LAKE LEELANAU — Rugged rock trails, hand-made log bridges and gushing waterfalls stretch into the acres behind Ryan Brown’s auto repair shop — but they’re on a smaller scale than your typical racetrack.

Brown opened Leelanau Adventure R/C Car Park earlier this year to offer race and practice courses for racers of radio-controlled cars.

The park, at 7690 E. Otto Road south of Lake Leelanau, includes a network of outdoor courses and trails, which Brown crafted over the summer, and an intricate indoor, clay-crafted R/C course added this fall in time for winter fun.

“I’ve been into R/C cars since I was 12,” said Brown, who now has two children of his own. “It’s the most fun you can have indoors in the winter to keep your sanity, that’s for sure.”

The cars come in a variety of models, mostly battery-operated and some touting gasoline engines. Racers often heavily modify their cars, swapping out tires, wheels and aluminum body pieces. More competitive R/C models run a few hundred dollars, but simple, starting models are a bit more affordable.

“It’s pretty much like a real race car, just miniature,” Brown said.

Racers of all stripes flock to Leelanau Adventure, where competition classes range widely enough for more casual hobbyists to get in on the action.

Races cost $10 to enter, but non-competitors are welcome to hang out, watch and talk shop free of charge. Events run every other Sunday, give or take.

“It’s really cool, it’s a really fun thing — and once you start, you get hooked,” Brown said.

Ryan Miller and his 7-year-old son, Gage, have become regulars at the track.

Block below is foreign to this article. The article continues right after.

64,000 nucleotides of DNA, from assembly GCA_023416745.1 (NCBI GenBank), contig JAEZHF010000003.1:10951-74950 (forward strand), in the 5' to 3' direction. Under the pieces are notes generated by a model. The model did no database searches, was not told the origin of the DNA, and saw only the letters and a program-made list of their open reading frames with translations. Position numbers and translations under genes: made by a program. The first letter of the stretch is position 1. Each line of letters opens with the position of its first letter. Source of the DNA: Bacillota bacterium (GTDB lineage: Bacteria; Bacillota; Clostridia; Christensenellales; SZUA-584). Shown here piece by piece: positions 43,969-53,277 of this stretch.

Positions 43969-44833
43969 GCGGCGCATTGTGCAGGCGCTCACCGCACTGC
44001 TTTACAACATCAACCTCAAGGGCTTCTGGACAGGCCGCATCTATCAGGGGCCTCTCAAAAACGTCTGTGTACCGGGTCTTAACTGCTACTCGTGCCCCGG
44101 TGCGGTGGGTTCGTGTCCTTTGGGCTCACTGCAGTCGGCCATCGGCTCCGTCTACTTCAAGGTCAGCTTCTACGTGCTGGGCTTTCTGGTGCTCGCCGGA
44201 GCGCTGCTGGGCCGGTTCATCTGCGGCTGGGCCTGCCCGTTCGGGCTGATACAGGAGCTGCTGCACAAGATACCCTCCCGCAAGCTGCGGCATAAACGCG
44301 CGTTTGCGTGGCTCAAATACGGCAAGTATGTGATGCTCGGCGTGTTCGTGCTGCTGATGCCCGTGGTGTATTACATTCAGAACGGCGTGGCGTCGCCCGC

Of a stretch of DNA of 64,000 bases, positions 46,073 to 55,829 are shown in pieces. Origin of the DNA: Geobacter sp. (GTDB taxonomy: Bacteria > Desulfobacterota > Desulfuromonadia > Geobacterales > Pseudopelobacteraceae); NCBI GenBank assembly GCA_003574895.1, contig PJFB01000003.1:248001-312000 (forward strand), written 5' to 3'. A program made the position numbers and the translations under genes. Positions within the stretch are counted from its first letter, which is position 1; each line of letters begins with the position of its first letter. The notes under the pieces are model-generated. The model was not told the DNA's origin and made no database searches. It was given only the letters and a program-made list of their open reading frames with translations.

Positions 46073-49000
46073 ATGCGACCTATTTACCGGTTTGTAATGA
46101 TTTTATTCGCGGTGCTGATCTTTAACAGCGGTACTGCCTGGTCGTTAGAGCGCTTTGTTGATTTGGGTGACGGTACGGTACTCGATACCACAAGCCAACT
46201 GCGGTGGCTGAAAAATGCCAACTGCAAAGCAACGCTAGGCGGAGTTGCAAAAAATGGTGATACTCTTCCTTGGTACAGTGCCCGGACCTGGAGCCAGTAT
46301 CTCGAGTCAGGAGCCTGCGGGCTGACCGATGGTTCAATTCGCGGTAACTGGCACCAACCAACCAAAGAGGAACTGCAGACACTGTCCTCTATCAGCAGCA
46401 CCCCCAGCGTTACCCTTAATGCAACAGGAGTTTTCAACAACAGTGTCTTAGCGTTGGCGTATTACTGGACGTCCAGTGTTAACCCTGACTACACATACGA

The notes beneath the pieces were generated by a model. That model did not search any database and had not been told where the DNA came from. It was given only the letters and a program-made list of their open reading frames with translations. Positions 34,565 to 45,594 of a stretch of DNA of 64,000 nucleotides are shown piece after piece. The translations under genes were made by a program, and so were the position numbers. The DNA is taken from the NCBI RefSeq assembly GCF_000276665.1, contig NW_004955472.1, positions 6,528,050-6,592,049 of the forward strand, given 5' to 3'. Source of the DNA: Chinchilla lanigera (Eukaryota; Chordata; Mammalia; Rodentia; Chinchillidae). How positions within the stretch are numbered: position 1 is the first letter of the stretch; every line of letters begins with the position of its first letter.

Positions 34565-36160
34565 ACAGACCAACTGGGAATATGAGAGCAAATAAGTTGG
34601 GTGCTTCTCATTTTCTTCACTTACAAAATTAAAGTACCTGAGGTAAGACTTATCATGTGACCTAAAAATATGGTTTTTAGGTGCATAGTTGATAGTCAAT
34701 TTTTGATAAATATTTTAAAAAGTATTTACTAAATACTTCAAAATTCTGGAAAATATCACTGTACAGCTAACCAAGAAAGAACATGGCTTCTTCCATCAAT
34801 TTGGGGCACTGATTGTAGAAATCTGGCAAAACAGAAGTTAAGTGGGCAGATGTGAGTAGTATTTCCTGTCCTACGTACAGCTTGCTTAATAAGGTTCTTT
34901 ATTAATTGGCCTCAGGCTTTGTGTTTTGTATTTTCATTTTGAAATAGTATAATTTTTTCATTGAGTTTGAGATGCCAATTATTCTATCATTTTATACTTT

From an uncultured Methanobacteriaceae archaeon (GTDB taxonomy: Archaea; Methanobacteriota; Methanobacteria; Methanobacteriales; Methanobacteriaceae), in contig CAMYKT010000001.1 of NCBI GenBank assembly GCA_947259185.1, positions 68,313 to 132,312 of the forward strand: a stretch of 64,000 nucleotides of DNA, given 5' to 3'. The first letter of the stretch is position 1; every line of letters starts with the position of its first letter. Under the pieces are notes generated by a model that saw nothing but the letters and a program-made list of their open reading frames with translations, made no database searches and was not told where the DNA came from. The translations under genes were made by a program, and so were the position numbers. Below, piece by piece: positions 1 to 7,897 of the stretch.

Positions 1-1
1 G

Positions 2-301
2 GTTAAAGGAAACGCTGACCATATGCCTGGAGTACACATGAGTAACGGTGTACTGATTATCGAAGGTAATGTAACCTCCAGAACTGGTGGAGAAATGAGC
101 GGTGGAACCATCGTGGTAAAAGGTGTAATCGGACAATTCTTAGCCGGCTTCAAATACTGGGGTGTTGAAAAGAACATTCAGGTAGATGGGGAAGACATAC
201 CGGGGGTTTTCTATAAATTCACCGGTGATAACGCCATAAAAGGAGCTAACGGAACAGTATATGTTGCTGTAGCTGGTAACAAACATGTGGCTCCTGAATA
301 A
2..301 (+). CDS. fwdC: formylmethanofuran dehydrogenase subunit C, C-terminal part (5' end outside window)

The pair often race together.

“It’s something to do with the kids,” Miller said. “There’s always a good crowd there to compete against.”

Competitions, or “comps,” as Brown calls them, feature a variety of events. The most recent was a swap and crawl that had racers bring parts to trade. The race featured crawlers, a type of car that specializes in difficult terrain.

Leelanau Adventure got its start about a year ago, when other locals expressed interest.

“Me and my kids had made a little course out back for fun and everyone really liked the design and what I’m doing,” Brown said. “I thought if I got all this, I might as well open it up to people.”

The first race proved impressive, and Brown’s turnout now peaks at 40-50 racers for each bi-weekly event.

The park’s outdoor trails, which span about an acre, open to competition in the warmer months. Terrain includes a set-to-scale waterfall crafted by Brown and a meticulously made 50-foot “log” bridge crafted from sticks.

They’ve proven popular.

“It’s quite a bit of fun,” said Jim Ovaitt, owner of Ovaitt R/C Racing, a parts shop south of Traverse City.

Ovaitt often brings his grandson along to the course.

Brown uses stakes to mark off race tracks for different competitions, including races that count timed laps around a track and events that score based on precision, like staying within the stake-lined course. His indoor course is modeled after terrain of the Mojave Desert. His children often help with elements of the course.

“I’ve been working on it since the end of summer and I still work on it every week, changing it up, adding stuff,” Brown said. “I have dirt mounds, rocks, bridges, some things to climb on. It’s a pretty good variety of stuff.”

Test and tune days are also offered from time to time, and racers can always message Brown if interested in a trip to Leelanau Adventure.

The attitude and camaraderie make the hobby, Brown said — local racers embrace newcomers and young competitors.

“It’s a really good group of guys we have out here — everyone’s so inviting and so nice,” he said. “They don’t wanna see you break or not run or not finish the day.”

See the Leelanau Adventure RC Park Facebook page for more information.

Features writer